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COMMUNITY FORUM: City Hall, parks, trash cans and more

March 19, 2010

COMMUNITY FORUM: With budget cuts underway, The Gazette is flooded with letters about the way City Hall does business.


Kids see more at the beach

I happened to read the paper March 16 and I read a few opinions about the new trash cans that PETA would set up. One of which basically said that she didn’t want her young impressionable daughter to see soft porn on the trash cans.

My response to that is; I respect your opinion but I don’t agree with your reasoning. I honestly don’t see a problem with the image on the trash cans. I think that it is fine that the woman on the front is wearing a lettuce bikini, kids see more at the beach or even a swimming pool.    

Sarah Best

Colorado Springs


Wearing vegetables fun

Oh thank you for this PETA plan!  Nothing takes my mind off of the issues quite so well as wearing vegetables. Where can I get me one of them lettuce bikinis?

Mickie McNamara

Colorado Springs


PETA sponsored trash cans

While I understand where everyone is coming from, I think that there is a great misunderstanding about these PETA ads. All companies are equally entitled to give donations in return for advertising, that’s how our nation runs. Where many see PETA’s willingness to support our city’s parks as an imposition on our rights, I see it as a very kind gesture. After all the politics and economic dilemmas we have been through this year it is a miracle we even have parks left, let alone trash cans to be serviced. Hence, I must commend PETA for being willing to help.

That being said, I would like to remark that this same opportunity was open to all other companies including the Colorado meat industry, the meat industry just didn’t offer to help. Furthermore, the government is not partisan toward vegetarianism just because they do this. There are plenty of other areas where the meat industry literally dominates in funding and advertising. If anything, allowing PETA to advertise makes the playing field a little more fair.

Nevertheless, I do agree that any advertisements placed on the trash cans should be informative and classy, not trashy.

Hannah Clay

Colorado Springs


Money doesn’t go for food

I agree with Tony Andenno about the homeless wasting money on cigarettes. (“Money going up in smoke,” March 17) I think Tony doesn’t realize the half of it. I have never see a homeless person accept food.

My husband and I tried to give a poor homeless guy a couple of McDonald’s burgers and fries outside the WalMart on Eighth Street one day and the guy threw it down on the ground right in front of us! They do not want money for food, but for other things (drugs, booze, cigarettes.) And if you think $5 is a lot of money for cigarettes consider what that person’s health care is costing us taxpayers. Everything from chronic bronchitis to heart disease, to lung cancer, all caused by this person’s smoking is where the real money comes in. In every person or picture I have seen of homeless people, all of them are holding a cigarette. Giving them money is enabling. And being the animal lover I am, don’t get me started about the ones who own dogs!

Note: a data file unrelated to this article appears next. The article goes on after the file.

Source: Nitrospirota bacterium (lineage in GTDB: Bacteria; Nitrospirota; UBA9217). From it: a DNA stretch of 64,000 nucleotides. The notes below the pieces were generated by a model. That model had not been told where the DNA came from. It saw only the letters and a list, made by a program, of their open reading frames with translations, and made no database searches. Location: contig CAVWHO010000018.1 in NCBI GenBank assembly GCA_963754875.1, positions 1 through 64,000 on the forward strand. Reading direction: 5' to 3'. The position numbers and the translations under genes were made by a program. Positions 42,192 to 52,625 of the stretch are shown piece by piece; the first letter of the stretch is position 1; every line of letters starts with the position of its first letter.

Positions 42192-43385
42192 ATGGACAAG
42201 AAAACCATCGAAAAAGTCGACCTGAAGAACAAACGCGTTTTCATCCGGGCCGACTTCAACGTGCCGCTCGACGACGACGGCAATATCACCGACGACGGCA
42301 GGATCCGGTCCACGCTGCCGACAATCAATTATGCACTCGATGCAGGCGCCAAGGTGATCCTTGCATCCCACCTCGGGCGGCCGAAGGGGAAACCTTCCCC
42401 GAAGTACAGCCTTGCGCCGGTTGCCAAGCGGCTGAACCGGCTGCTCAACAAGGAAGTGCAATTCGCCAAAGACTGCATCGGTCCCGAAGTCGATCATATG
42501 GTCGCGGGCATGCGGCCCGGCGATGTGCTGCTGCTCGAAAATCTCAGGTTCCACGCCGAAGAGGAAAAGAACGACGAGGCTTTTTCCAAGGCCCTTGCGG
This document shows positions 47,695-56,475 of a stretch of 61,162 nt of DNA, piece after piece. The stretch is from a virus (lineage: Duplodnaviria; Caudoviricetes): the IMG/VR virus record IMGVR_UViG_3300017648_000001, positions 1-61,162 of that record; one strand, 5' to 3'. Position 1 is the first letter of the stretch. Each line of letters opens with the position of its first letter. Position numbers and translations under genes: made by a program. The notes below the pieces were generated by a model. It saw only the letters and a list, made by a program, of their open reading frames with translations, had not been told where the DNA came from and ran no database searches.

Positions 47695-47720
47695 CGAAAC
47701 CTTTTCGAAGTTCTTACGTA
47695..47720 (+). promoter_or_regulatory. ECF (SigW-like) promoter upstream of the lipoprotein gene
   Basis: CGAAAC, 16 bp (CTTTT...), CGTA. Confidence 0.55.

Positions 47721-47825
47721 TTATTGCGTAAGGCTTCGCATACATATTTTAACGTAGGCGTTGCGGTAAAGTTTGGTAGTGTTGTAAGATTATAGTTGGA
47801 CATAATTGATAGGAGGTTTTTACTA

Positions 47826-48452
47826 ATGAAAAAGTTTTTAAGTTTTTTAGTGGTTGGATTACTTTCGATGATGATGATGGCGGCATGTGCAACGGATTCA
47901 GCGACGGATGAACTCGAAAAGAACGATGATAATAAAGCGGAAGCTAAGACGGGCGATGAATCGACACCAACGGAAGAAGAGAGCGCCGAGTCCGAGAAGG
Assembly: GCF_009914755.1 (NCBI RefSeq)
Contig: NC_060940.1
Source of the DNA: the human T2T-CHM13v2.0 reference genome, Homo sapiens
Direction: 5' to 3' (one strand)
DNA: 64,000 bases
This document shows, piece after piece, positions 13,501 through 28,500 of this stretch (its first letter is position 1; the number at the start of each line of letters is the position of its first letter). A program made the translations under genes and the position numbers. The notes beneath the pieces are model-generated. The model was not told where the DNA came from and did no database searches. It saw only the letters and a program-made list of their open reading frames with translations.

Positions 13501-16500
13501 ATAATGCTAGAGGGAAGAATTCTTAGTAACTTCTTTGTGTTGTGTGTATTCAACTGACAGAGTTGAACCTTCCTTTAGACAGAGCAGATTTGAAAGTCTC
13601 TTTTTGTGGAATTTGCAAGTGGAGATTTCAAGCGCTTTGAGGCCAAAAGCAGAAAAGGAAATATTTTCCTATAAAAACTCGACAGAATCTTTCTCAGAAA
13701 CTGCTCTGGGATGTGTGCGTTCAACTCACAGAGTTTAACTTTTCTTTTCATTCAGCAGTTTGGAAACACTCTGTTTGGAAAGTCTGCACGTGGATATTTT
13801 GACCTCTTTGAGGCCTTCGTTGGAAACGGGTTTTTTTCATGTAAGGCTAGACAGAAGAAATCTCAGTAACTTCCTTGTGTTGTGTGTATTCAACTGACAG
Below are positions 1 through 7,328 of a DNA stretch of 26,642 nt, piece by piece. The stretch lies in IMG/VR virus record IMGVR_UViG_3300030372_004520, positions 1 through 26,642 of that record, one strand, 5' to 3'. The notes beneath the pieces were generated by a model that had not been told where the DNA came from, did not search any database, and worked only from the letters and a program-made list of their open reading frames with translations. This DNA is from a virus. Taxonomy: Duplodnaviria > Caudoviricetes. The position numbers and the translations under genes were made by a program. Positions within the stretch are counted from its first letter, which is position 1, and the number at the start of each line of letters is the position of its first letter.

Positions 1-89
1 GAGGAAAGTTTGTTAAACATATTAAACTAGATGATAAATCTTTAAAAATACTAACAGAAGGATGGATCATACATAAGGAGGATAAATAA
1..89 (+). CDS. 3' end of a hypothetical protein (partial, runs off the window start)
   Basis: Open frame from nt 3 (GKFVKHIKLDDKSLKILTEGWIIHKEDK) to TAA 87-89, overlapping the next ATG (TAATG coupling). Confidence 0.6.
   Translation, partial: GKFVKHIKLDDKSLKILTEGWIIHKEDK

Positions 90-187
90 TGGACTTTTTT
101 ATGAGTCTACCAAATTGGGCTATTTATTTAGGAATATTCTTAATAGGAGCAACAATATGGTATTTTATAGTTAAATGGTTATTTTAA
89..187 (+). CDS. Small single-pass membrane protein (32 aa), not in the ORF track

Patricia Etters

Cripple Creek


Taxpayers sick and tired

Recently a city crew appeared in my neighborhood to remove light bulbs from street lamps. This effort was dreamed up to save energy costs for the city. Two trucks and three employees spent over 50 minutes, not including travel time, removing one light bulb. Based on the average hourly cost of an employee, the cost to remove this one bulb was over $200. To save a buck a month in utility costs the city spent $200.   

Last month a city utility crew was dispatched to retap the main water line for a neighbor who was experiencing problems with their water service. An eight-man crew arrived in five different trucks and spent most of the day working on it, a job a local plumbing company’s two-man crew could have completed in a less than a half-day. At no time did more than two men work while the bulk of the crew stood around, talked on their cell phones, drank coffee, and sat in their trucks. At a time when city budgets are supposedly stretched to the breaking point their employees spent most of that day taking a break.

During this budget crisis, water and trash service were discontinued in our parks, yet every major intersection in the city will soon have cameras to spy on us.

Half of our street lights will be turned off, but not a single manager in the city hierarchy will have their bloated salary cut. Potholes continue to appear on every street but every retired ex-city employee gets their generous, fat retirement check. Stormwater projects will grind to a halt because the city’s illegal stormwater tax was voted down yet city utility employees will continue to stand around with their thumbs up their butts because eight people were dispatched to do a two-man job.